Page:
How to Become a Conciliator, Mediator, or Arbitrator
Typically, conciliators, mediators and arbitrators require a minimum of a bachelor's degree to gain an entry-level position. They combine work experience, training and education to develop their skills.
It is uncommon for job candidates to have a specific degree in the fields of conflict resolution, mediation, or arbitration. Many jobs look for education that relates to the applicant's expertise field. Usually, a bachelor's degree is sufficient; however, certain positions require candidates to have a master's in business administration, a different advanced degree, or a master's in business administration.
Typically, mediators work under an experienced mediator and are supervised for a specific number of cases before being awarded the opportunity to work on their own.
There are independent mediation programs, postsecondary schools, mediation membership organizations on a national and local scale and independent mediation programs that allow training for conciliators, mediators and arbitrators. Individuals can undergo training by deciding to volunteer at a community mediation center to gain experience.
It is common for conciliators, mediators and arbitrators to have work experience in a related field. They may be retired judges, lawyers, or other business professionals who specialize in a certain field such as insurance, finance, or construction. These individuals need to have industry knowledge and the ability to relate easily to people from various backgrounds and cultures.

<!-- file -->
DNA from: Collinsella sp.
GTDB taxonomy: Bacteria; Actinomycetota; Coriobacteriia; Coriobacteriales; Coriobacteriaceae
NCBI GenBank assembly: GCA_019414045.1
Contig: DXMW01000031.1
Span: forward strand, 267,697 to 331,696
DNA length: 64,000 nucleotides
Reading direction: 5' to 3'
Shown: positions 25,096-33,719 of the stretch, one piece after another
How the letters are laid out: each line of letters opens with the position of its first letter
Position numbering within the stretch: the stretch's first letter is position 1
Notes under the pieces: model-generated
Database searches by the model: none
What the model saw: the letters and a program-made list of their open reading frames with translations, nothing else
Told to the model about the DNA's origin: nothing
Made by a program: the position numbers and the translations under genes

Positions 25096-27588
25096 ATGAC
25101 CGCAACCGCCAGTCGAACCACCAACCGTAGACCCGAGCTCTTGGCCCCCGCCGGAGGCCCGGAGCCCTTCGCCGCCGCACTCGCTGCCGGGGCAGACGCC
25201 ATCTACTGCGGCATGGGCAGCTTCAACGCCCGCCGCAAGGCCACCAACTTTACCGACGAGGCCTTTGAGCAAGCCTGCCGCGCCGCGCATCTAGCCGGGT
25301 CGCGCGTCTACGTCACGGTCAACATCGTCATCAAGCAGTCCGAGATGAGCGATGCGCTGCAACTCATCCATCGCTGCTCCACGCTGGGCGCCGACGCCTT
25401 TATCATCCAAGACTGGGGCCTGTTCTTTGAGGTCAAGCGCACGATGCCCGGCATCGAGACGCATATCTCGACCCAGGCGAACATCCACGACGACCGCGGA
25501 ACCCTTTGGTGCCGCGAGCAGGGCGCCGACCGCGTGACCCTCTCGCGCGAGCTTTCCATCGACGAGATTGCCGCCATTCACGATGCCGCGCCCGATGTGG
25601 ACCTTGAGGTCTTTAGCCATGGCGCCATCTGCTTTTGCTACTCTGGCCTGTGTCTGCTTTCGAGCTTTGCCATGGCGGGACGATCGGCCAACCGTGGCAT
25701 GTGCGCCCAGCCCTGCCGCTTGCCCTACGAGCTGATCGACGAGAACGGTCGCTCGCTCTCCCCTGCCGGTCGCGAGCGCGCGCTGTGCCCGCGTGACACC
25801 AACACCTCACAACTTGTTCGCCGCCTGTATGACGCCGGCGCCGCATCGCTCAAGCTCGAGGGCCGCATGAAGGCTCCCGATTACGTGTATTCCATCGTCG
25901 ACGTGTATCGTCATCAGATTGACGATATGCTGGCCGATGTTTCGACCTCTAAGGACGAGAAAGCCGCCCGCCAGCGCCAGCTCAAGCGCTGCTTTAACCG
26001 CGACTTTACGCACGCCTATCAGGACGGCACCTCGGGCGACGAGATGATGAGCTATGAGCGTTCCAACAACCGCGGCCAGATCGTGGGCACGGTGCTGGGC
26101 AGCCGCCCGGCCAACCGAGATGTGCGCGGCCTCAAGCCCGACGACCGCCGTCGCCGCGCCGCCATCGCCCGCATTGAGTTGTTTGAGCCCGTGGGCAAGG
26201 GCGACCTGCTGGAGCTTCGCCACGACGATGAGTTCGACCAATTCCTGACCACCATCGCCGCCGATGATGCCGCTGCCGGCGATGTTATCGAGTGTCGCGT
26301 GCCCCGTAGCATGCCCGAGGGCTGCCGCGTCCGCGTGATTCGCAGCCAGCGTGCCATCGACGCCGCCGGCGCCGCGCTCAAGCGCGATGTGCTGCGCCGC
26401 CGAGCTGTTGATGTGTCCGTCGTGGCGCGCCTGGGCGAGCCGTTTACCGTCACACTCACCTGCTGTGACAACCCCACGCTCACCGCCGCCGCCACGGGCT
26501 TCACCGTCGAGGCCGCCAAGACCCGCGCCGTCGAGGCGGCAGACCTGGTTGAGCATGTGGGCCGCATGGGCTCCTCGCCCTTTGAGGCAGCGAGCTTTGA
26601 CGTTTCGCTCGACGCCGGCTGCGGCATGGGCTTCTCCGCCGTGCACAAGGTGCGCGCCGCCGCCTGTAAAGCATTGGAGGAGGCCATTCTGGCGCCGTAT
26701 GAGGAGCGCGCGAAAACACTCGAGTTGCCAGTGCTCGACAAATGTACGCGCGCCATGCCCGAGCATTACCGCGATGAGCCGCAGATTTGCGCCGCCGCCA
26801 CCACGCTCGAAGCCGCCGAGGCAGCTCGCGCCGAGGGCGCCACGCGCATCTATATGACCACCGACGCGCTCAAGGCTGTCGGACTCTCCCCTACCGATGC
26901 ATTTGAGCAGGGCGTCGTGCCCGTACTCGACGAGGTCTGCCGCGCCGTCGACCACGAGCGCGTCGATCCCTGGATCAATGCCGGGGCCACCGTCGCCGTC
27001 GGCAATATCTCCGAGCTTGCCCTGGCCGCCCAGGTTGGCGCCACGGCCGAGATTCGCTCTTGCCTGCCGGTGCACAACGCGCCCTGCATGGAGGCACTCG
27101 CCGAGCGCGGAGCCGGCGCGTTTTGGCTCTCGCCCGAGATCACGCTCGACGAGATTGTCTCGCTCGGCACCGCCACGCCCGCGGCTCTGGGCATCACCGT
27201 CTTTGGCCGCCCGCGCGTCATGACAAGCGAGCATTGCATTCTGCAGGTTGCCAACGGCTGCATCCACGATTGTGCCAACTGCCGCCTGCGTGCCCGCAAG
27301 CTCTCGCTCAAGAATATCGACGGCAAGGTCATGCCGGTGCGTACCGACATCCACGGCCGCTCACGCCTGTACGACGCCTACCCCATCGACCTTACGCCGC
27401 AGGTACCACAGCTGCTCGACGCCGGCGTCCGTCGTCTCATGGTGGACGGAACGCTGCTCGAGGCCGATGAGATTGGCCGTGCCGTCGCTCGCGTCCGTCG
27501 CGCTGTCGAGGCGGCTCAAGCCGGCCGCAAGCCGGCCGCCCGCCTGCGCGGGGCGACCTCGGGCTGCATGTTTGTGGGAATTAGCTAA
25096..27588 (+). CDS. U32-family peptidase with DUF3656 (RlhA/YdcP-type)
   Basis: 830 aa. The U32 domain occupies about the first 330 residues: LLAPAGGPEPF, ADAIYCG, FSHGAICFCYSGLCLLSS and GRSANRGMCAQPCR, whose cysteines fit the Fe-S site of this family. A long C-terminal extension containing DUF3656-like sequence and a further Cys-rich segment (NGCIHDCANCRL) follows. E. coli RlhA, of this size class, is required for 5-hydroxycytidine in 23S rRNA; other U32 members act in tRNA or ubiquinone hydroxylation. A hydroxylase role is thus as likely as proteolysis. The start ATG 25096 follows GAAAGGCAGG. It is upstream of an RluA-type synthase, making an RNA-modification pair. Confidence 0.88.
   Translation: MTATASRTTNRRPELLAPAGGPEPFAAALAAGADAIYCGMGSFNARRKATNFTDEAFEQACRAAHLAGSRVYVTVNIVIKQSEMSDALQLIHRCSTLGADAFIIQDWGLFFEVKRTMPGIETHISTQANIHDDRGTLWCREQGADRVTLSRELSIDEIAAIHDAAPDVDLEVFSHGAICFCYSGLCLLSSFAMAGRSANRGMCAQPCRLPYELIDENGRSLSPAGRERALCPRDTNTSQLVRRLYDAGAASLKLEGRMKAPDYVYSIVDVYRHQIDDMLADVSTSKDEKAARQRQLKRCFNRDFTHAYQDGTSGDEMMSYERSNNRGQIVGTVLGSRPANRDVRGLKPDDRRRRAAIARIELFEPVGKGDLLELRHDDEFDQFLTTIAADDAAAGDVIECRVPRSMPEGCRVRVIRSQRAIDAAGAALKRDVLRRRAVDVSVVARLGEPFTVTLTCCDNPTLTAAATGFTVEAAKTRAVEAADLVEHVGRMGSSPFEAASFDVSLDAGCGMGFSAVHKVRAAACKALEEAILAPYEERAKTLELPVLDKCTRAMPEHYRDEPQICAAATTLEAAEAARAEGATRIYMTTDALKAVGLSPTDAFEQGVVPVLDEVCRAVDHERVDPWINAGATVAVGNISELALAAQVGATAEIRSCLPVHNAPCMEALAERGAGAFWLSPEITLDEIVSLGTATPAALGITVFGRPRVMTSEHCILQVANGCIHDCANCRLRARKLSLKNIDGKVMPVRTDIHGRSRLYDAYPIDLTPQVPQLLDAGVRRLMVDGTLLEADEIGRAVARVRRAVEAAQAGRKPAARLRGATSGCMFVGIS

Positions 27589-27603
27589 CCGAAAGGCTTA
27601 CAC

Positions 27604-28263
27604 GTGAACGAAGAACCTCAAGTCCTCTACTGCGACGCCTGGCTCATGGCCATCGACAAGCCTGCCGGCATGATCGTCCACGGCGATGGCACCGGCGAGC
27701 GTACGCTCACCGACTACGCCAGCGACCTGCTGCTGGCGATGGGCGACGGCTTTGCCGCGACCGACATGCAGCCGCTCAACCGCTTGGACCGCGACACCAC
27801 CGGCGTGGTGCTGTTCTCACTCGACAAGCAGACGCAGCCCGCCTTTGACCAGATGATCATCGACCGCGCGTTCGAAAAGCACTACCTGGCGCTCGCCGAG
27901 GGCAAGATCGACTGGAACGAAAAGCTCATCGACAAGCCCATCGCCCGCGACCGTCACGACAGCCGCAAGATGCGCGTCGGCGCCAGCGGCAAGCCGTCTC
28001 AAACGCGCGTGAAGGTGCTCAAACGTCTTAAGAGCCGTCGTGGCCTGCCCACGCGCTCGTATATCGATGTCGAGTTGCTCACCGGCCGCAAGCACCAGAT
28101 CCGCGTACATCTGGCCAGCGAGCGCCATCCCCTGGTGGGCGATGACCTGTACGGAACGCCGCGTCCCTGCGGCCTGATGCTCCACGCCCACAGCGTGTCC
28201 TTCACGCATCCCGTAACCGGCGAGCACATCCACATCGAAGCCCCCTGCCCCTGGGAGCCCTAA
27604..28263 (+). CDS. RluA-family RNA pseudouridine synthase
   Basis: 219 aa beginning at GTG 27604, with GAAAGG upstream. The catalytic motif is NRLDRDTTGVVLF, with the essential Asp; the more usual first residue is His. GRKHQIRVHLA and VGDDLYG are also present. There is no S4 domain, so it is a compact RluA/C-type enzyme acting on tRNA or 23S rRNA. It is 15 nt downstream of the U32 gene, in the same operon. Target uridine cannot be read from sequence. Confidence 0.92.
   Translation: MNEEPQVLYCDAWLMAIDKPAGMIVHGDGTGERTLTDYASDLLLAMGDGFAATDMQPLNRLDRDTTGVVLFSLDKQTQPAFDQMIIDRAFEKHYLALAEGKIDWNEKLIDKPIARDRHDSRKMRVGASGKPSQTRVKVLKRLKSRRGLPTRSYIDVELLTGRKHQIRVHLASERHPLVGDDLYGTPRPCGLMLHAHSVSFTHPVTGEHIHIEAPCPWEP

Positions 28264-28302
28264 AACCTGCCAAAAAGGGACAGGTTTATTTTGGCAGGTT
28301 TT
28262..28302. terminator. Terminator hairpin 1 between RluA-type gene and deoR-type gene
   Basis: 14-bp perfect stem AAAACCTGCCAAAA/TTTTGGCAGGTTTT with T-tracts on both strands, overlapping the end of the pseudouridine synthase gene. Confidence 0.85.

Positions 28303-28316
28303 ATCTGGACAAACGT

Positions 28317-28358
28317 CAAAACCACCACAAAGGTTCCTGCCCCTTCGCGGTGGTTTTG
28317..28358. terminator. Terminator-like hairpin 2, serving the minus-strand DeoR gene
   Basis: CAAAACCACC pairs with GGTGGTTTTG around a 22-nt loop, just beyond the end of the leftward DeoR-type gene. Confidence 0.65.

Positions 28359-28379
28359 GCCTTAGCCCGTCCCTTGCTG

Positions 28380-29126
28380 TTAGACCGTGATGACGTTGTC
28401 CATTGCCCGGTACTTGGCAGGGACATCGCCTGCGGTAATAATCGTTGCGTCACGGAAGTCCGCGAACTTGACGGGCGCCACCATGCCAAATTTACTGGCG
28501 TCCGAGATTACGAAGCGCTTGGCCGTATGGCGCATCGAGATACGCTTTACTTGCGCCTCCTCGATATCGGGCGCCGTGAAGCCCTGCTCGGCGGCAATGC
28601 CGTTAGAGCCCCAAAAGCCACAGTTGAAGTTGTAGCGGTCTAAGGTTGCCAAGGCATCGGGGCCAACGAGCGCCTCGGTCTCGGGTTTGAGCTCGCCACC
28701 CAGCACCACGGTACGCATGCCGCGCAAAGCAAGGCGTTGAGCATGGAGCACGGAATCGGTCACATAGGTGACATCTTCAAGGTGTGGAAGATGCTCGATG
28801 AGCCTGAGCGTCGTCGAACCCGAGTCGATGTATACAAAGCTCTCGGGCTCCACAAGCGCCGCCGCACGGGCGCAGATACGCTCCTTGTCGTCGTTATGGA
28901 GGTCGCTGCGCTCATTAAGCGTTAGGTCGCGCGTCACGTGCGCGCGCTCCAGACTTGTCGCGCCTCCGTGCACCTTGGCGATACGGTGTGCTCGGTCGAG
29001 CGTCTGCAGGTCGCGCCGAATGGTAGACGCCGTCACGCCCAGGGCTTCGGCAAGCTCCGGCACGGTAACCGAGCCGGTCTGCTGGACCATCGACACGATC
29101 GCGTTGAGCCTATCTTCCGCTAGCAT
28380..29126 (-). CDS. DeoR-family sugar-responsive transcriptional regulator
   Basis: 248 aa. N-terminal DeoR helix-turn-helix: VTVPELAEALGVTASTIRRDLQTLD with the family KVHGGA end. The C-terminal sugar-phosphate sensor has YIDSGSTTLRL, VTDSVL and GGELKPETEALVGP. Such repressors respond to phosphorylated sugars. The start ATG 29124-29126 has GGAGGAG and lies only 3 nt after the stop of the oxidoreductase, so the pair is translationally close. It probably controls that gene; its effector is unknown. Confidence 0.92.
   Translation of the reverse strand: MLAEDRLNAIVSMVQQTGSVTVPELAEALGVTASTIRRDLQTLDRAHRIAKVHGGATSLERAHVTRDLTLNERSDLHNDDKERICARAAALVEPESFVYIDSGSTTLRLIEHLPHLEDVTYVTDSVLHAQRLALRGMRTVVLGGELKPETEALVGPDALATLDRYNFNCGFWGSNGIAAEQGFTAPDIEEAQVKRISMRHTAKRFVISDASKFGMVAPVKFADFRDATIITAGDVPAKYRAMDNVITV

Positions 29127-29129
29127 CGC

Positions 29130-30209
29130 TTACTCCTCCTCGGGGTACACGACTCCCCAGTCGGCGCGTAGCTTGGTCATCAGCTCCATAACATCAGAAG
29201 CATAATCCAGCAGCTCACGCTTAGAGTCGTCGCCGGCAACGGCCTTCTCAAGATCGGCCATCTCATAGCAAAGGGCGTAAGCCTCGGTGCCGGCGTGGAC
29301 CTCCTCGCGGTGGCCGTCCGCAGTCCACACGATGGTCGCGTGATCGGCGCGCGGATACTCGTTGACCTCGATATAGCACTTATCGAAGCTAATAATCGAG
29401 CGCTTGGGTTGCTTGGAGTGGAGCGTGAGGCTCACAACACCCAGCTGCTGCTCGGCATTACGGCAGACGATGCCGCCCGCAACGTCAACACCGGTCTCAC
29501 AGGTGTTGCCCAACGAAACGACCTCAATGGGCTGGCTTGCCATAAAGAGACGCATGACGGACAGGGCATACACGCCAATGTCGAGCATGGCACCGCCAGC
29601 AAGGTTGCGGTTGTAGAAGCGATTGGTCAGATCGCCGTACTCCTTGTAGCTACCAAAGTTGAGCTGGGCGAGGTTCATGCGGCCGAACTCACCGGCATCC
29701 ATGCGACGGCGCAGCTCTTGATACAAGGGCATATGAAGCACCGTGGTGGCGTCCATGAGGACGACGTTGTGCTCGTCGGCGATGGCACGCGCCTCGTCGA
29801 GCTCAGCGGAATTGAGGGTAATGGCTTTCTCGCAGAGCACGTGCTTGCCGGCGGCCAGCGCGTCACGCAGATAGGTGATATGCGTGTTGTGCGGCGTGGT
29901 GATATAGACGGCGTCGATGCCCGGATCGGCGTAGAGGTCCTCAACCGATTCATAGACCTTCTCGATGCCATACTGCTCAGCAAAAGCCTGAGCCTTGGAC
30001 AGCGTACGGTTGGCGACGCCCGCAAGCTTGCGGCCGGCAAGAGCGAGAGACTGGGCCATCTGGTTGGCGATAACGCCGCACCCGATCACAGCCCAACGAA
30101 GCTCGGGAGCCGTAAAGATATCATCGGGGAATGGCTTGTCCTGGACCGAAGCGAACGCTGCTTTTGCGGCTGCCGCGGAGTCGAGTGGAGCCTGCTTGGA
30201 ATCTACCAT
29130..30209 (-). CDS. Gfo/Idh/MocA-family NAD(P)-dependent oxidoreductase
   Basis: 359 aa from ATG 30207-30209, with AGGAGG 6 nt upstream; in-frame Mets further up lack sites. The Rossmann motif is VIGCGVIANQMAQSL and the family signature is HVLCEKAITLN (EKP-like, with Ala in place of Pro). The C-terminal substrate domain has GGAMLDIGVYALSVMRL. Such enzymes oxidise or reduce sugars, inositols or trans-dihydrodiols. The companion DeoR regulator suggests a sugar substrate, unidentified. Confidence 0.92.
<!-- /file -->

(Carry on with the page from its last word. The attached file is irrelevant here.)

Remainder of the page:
Registrations, Certifications and Licenses
Conciliators, mediators and arbitrators have no national licensing. Certain states however require mediators and arbitrators to be certified if they will be working on specific kinds of cases.
The amount of training hours, standards and qualifications may vary by court or by state. There are often twenty to forty training course hours required by many states for mediators in order to be certified. If someone is training in a specialty area, certain states may require extra hours.
Licenses may need to be appropriate in some states to the applicant's expertise field. For instance, certain courts may require applicants to be certified public accountants or licensed attorneys.
Interpersonal Skills: These professionals are constantly working with disputing parties. They need to be able to discuss any issues respectfully and calmly with each person involved.
Reading Skills: Conciliators, mediators and arbitrators need to discern and evaluate facts from large amounts of complex information.
Listening Skills: Mediators, arbitrators and conciliators have to listen carefully to what is being said to be able to evaluate information.
Writing Skills: Conciliators, mediators and Arbitrators write decisions or recommendations relating to disputes and appeals. Their decisions must be articulated concisely and clearly so that each party can comprehend the decision.